Page 13 - Jewish Book Annual Volume 7 (1948-1949)

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INTRODUCTION
By
S
olomon
G
ray zel
R
EPEATEDLY, in the course of our work, we of the Jewish
. Book Council of America and others, refer to the Jews as
“The People of the Book.” Left unexplained, however, the phrase
is too flattering and seems to imply that the work of the Book
Council is quite unnecessary. Actually, the reference may be said
to mean three different things, depending on the period in the
life of the Jewish people to which it is applied. It meant originally
that the Jews created The Book — the Bible. Subsequently and
down to a few generations ago, it could well have been used to
mean that the Jews lived by their books, that their literature
was (to paraphrase Heine) their portable fatherland. But our
own generation, especially in the lands of the Diaspora, has been
so out of touch with Jewish cultural values that, if the phrase
“People of the Book” is to have any meaning at all, it must be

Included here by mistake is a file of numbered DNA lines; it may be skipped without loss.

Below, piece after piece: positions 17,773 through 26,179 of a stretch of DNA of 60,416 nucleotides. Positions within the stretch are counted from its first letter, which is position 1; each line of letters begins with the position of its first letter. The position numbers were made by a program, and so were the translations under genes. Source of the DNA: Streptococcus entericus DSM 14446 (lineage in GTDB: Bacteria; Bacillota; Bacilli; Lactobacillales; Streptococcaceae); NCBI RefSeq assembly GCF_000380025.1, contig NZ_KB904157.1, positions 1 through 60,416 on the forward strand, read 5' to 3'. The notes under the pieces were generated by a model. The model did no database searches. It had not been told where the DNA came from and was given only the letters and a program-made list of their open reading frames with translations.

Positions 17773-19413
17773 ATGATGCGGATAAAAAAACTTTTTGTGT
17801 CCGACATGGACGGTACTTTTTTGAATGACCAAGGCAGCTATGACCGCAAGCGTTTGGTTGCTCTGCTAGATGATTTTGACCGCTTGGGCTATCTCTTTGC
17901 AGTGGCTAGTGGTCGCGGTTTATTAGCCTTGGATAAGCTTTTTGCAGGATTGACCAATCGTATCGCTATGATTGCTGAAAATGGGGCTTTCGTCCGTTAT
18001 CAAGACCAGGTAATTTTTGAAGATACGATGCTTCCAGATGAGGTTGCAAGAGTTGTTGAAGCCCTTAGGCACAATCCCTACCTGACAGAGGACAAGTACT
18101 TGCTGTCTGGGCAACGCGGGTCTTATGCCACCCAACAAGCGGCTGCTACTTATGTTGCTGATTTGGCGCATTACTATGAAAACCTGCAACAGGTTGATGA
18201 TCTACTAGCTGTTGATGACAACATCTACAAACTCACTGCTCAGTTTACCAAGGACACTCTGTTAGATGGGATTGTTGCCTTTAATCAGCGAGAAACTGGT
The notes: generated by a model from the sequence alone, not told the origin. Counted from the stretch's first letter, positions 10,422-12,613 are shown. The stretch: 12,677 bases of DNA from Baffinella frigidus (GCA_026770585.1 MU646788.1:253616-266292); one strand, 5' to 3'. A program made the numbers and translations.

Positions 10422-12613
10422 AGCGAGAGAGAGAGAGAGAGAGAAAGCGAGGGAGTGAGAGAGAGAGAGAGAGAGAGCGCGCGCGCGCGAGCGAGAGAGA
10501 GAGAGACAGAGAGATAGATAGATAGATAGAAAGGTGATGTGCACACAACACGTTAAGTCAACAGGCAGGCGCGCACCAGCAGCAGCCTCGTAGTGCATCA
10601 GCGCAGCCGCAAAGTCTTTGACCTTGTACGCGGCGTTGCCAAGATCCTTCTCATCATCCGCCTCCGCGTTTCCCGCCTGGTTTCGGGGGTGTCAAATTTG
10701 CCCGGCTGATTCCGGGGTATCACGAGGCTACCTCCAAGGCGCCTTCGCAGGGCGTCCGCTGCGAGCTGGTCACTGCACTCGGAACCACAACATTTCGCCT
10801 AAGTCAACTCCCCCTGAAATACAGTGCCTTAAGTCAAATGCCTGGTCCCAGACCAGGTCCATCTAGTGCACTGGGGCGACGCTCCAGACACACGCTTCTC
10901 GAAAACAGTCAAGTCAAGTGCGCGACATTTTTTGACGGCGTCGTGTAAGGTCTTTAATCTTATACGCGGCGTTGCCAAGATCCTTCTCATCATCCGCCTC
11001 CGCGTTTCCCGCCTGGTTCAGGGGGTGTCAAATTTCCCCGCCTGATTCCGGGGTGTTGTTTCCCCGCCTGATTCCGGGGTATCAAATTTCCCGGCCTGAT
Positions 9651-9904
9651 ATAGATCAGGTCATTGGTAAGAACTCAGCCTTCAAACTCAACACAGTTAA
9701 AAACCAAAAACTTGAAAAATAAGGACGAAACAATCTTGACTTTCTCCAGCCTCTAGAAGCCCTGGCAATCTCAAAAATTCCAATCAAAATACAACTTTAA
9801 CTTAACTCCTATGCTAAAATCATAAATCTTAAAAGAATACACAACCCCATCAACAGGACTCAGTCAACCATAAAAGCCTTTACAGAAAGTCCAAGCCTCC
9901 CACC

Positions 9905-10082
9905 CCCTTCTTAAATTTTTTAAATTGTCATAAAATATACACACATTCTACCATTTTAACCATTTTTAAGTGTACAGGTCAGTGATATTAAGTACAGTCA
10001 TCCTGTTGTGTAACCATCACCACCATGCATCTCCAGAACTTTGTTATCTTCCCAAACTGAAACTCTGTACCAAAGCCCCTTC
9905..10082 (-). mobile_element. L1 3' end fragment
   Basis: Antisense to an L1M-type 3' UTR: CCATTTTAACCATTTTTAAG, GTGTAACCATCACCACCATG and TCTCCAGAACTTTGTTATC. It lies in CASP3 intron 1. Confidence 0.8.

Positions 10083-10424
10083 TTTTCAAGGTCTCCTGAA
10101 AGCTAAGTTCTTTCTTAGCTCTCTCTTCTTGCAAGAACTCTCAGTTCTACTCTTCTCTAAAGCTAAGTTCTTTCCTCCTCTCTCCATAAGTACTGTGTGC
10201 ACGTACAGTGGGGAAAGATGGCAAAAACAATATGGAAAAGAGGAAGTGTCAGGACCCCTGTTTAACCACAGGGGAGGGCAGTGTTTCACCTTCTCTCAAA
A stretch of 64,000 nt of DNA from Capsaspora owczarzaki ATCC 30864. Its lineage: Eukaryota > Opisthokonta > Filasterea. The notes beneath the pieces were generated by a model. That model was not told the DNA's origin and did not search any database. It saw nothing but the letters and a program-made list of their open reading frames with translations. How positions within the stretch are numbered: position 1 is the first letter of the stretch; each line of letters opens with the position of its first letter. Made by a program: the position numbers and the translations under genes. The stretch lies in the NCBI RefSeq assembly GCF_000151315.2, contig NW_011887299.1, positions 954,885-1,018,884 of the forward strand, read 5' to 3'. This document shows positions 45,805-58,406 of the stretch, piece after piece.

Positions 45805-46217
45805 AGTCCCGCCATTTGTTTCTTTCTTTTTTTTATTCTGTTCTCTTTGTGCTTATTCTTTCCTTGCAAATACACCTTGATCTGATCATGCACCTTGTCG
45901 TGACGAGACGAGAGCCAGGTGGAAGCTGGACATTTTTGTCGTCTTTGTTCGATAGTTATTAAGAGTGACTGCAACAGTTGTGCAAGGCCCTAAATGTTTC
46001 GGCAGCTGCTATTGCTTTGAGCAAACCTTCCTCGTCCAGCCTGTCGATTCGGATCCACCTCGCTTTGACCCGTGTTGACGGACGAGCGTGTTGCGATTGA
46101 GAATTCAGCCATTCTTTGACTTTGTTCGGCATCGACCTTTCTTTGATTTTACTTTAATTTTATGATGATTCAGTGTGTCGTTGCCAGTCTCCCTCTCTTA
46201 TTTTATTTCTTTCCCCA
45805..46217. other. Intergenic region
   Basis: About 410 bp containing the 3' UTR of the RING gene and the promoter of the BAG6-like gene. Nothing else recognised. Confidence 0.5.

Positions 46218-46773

made to refer to the hope that Jewish literature will in time help
re-create the Jewish spirit. Jewish books are, we think, the
revivifying element that will bring unity, vitality and meaning
to contemporary Jewish life.
That is the ultimate purpose of the Jewish Book Council of
America. The growing response to our work seems to indicate
that year by year larger numbers of the Jewish population of the
United States recognize the validity of our aim. Our expanding
activities are reviewed elsewhere in this volume.
The
Jewish Book Annual
represents but one aspect of our
activity — that which aims to give guidance to the community’s
cultural leaders. Two types of articles may be found in this
volume: lists of new publications in the three languages used by
the Jewish people in this country; and articles of a more or less
bibliographical nature of timely as well as perennial interest.
Apart from serving as a guide and a source book, the
Annual
serves to acquaint the users of one language with the literary
products of the other two.
I t is a source of deep regret that three articles on the Hebrew
literary creativity in the State of Israel, that had been assigned
to and accepted by outstanding Israeli personalities, have not
been received as this book goes to press, undoubtedly due to the
unsettled conditions there. When these articles are received,
the Council will find appropriate channels for their proper dis-
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